How to Become a Geological or Petroleum Technician
Geological and petroleum technicians use laboratory equipment such as microscopes to analyze samples collected in the field.
Most employers prefer applicants who have an associate’s degree or 2 years of postsecondary training in applied science or science-related technology. Geological and petroleum technicians also receive on-the-job training.
Although some entry-level positions require only a high school diploma, most employers prefer applicants who have at least an associate’s degree or 2 years of postsecondary training in applied science or a science-related technology. Geological and petroleum technician jobs that are data intensive or otherwise highly technical may require at least a bachelor’s degree.
Many community colleges and technical institutes offer programs in geosciences, petroleum, mining, or a related technology such as geographic information systems (GIS). Community colleges offer associate’s degree programs designed to provide an easy transition to bachelor’s degree programs at colleges and universities; such programs can be useful for future career advancement.
Technical institutes typically offer 1-year certificate programs and 2-year associate’s degree programs. Technical institutes offer technical training that usually includes less theory and offers fewer general education courses than community colleges.
Regardless of the degree program, most students take classes in geology, mathematics, computer science, chemistry, and physics. Many schools also offer internships and cooperative-education programs that help students gain experience while attending school. Jobseekers who have this type of experience may have better prospects.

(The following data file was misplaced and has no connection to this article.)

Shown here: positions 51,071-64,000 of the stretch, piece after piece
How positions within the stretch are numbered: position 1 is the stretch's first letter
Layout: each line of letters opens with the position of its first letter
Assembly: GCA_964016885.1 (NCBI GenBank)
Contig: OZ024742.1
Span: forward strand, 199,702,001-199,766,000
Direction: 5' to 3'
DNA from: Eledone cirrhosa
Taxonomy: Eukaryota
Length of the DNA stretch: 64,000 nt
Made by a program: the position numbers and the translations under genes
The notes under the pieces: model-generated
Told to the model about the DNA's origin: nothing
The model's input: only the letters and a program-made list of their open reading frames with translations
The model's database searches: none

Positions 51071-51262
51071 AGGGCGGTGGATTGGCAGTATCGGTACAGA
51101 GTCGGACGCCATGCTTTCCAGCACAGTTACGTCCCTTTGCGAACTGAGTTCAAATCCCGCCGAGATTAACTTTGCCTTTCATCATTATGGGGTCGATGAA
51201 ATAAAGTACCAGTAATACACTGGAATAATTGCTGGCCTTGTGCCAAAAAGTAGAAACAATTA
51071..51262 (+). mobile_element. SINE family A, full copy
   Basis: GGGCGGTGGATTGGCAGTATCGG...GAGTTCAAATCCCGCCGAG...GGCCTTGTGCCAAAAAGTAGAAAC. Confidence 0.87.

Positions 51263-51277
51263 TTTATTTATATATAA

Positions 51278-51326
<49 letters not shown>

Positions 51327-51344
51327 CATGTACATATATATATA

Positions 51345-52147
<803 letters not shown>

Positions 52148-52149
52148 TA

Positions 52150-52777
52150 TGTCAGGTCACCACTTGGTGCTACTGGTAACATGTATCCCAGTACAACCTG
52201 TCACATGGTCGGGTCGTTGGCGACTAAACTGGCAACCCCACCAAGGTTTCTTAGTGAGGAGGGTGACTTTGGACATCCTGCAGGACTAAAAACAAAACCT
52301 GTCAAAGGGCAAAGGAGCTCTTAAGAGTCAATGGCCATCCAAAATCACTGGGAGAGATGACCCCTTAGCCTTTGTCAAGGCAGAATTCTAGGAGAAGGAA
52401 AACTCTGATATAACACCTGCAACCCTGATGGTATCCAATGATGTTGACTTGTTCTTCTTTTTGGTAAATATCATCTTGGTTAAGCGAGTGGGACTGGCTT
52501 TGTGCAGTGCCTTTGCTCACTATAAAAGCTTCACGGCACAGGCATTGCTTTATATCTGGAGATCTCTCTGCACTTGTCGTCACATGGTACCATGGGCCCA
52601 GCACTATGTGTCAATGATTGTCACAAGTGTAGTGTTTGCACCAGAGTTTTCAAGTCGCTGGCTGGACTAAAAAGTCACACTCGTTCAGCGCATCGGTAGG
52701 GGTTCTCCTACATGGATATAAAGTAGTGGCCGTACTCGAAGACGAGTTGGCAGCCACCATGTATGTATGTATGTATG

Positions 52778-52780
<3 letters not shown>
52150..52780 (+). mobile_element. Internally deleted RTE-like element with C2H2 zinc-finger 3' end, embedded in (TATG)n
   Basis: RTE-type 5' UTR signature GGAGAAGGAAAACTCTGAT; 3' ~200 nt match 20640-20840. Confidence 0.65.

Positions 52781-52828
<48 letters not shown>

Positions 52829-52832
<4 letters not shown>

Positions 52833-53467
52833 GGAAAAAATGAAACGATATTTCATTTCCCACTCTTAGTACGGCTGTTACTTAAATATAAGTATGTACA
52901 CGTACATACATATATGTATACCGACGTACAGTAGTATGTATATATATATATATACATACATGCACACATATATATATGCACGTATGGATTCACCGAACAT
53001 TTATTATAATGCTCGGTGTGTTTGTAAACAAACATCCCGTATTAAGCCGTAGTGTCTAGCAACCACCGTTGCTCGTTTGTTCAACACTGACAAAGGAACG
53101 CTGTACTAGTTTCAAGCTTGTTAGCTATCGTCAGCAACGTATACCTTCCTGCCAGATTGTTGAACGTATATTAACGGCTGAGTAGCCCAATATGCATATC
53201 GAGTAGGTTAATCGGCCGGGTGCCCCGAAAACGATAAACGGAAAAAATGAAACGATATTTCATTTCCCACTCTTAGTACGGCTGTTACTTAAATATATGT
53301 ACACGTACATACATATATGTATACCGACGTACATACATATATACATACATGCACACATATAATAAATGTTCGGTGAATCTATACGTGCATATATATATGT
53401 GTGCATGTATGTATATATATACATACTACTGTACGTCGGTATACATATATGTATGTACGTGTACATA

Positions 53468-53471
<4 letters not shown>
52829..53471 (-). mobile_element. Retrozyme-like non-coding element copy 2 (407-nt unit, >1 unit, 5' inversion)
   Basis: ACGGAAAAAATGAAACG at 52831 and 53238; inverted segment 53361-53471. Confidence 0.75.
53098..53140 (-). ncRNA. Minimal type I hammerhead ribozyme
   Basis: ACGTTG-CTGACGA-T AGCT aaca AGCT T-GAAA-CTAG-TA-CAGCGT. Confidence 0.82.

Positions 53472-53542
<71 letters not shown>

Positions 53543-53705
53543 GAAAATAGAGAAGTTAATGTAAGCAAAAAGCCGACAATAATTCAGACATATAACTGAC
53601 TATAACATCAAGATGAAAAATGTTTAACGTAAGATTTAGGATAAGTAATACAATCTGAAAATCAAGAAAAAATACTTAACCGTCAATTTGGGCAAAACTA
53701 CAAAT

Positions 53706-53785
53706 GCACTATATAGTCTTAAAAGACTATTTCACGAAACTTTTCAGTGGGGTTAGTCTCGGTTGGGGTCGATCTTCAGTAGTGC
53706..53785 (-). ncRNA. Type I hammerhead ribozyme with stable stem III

Analytical skills. Geological and petroleum technicians examine data, using a variety of complex techniques, including laboratory experimentation and computer modeling.
Communication skills. Geological and petroleum technicians explain their methods and findings through oral and written reports to scientists, engineers, managers, and other technicians. Therefore, they must speak and write clearly.
Critical-thinking skills. Geological and petroleum technicians must use their best judgment when interpreting scientific data and determining what is relevant to their work.
Interpersonal skills. Geological and petroleum technicians need to be able to work well with others and as part of a team.
Physical stamina. To do fieldwork, geological and petroleum technicians need to be in good physical shape to hike to remote locations while carrying testing and sampling equipment.
Most geological and petroleum technicians receive on-the-job training under the supervision of technicians who have more experience. During training, new technicians gain hands-on experience using field and laboratory equipment, as well as computer programs such as modeling and mapping software. The length of training can vary with the technician’s previous experience, education, and specifics of the job.